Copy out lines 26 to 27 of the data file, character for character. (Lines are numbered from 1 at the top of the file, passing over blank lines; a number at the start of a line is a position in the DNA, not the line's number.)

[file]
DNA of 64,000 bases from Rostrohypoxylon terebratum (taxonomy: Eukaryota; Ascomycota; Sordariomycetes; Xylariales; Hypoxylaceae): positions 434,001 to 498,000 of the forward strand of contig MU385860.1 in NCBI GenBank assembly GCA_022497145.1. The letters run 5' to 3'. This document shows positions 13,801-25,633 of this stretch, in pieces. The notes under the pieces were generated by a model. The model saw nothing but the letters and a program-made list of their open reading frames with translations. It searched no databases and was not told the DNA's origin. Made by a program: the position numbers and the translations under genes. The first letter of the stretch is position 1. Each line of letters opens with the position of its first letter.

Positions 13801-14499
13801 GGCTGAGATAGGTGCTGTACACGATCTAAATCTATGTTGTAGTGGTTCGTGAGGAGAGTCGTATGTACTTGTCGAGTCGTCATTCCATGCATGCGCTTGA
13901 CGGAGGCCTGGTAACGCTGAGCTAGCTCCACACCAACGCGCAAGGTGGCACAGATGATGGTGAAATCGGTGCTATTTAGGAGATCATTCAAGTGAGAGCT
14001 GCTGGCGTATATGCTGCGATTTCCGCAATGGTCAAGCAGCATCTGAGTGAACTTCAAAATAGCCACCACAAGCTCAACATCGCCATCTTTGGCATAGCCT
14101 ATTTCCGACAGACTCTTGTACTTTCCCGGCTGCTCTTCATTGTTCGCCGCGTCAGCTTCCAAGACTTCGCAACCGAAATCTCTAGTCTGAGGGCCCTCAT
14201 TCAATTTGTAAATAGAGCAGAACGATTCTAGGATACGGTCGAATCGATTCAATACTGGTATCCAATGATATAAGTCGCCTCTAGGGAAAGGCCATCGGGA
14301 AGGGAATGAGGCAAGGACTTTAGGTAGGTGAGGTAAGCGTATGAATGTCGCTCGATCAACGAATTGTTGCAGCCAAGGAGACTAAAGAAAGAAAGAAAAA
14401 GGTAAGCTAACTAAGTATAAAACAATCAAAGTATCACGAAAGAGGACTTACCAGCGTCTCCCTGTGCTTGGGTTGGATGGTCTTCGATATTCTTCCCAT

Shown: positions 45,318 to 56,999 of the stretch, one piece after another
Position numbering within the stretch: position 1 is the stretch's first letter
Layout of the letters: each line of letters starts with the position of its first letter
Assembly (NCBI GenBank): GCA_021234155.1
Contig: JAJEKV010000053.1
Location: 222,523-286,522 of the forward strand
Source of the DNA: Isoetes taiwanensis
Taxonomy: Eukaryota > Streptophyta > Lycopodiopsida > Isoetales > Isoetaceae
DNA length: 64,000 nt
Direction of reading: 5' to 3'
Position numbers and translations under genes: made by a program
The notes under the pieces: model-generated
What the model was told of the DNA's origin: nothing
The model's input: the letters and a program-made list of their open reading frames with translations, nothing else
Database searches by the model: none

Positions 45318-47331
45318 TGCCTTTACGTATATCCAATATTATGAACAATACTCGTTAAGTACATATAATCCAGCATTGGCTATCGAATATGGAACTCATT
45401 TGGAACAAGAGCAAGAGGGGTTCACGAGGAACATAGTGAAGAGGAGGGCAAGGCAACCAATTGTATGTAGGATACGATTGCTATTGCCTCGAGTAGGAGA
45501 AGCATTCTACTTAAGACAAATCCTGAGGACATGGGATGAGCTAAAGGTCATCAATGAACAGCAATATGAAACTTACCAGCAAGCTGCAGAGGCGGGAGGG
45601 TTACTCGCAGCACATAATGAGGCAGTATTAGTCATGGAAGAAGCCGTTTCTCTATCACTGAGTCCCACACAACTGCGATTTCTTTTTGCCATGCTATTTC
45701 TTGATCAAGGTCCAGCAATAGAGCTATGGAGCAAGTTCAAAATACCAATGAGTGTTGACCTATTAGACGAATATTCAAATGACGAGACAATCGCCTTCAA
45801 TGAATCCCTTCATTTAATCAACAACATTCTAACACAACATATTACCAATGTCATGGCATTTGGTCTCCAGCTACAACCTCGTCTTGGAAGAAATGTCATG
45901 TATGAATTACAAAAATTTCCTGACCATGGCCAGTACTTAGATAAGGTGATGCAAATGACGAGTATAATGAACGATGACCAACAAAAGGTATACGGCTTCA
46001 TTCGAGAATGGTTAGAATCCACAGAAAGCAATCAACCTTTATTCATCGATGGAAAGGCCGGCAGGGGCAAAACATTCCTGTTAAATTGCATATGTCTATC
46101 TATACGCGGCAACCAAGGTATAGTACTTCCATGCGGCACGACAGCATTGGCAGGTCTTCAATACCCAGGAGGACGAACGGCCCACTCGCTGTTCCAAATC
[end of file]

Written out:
45318 TGCCTTTACGTATATCCAATATTATGAACAATACTCGTTAAGTACATATAATCCAGCATTGGCTATCGAATATGGAACTCATT
45401 TGGAACAAGAGCAAGAGGGGTTCACGAGGAACATAGTGAAGAGGAGGGCAAGGCAACCAATTGTATGTAGGATACGATTGCTATTGCCTCGAGTAGGAGA